The lights are on, but nobody’s home: installing motion activated lights for UW communal areas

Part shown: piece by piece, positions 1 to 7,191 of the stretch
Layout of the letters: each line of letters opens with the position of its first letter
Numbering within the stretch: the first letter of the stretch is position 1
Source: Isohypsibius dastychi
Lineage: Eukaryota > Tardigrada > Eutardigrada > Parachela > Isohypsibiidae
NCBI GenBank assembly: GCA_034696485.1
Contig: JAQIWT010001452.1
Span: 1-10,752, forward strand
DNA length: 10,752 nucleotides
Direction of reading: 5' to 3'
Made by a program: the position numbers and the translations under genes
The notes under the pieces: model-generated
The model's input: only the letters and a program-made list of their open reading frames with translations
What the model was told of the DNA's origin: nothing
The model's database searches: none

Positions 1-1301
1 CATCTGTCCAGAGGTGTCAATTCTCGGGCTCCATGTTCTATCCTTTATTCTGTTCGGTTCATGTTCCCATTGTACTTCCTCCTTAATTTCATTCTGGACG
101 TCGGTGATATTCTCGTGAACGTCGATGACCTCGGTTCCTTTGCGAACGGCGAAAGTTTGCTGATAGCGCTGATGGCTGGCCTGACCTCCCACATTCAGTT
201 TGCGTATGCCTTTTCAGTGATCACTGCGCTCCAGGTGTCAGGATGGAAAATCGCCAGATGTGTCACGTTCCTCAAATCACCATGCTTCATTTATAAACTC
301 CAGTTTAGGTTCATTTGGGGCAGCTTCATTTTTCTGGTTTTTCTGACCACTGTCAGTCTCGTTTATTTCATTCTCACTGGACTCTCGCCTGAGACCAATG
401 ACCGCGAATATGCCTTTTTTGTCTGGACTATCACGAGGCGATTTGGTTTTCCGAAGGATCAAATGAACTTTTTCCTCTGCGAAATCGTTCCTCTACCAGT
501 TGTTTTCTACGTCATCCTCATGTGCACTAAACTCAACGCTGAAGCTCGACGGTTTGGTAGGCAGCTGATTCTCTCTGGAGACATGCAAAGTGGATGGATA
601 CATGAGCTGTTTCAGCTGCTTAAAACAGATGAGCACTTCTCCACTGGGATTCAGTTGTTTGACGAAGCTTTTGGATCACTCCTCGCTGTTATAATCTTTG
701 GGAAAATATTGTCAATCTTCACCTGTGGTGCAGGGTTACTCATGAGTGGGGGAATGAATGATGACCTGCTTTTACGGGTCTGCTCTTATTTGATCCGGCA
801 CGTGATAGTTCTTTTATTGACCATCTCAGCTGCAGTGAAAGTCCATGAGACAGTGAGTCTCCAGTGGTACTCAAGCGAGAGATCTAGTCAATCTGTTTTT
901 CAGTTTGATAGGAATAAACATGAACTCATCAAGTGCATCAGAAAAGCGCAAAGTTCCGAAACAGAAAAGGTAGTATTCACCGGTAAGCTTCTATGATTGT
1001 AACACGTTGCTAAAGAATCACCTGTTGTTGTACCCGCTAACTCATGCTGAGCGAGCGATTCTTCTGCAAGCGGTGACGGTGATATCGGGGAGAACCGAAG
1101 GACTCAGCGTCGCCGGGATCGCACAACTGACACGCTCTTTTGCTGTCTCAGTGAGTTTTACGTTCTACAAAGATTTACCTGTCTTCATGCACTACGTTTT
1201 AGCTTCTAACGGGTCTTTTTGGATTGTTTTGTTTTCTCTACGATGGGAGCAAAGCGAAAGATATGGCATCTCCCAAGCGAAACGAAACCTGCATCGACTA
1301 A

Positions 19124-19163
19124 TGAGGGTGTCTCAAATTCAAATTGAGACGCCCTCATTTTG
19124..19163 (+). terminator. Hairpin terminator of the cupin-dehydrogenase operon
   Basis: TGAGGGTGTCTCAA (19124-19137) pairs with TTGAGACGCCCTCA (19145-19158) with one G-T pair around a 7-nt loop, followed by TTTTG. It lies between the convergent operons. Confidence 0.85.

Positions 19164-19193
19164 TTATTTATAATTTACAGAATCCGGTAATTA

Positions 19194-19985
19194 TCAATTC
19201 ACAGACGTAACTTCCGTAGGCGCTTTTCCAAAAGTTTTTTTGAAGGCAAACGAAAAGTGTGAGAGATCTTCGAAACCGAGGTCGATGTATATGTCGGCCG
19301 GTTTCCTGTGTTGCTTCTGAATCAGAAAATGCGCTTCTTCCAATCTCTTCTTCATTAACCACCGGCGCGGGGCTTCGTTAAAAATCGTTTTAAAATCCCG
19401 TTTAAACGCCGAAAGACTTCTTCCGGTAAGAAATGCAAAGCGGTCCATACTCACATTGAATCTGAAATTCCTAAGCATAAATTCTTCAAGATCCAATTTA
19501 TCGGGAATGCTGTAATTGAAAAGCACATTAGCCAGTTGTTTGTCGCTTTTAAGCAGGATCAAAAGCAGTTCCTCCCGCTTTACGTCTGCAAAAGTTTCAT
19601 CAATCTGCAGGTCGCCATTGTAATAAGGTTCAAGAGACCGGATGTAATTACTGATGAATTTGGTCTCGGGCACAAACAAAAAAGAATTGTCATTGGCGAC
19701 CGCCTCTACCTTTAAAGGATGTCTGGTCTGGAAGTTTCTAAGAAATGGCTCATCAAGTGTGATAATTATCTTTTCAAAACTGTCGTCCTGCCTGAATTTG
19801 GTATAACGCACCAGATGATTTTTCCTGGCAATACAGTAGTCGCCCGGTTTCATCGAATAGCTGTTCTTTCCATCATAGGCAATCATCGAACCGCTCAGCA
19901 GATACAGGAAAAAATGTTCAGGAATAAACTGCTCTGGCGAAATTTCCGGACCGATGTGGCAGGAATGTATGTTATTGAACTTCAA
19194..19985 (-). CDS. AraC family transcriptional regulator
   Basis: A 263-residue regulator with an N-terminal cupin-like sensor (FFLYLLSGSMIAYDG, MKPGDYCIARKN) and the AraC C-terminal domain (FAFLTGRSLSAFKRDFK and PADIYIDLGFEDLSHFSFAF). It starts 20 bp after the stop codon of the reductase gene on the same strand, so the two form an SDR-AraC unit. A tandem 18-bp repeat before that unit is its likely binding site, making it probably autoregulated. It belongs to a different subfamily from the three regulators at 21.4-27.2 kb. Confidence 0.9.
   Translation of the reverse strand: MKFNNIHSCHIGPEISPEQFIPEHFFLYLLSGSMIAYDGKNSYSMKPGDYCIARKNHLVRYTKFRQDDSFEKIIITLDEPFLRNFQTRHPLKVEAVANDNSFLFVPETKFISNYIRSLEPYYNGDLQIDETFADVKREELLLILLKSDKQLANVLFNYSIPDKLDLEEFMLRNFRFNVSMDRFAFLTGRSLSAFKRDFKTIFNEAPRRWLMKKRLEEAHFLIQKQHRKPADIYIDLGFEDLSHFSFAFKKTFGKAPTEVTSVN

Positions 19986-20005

Project Size: Large, >$1,000
Estimated Amount to be requested from the CSF:

Letter of Intent: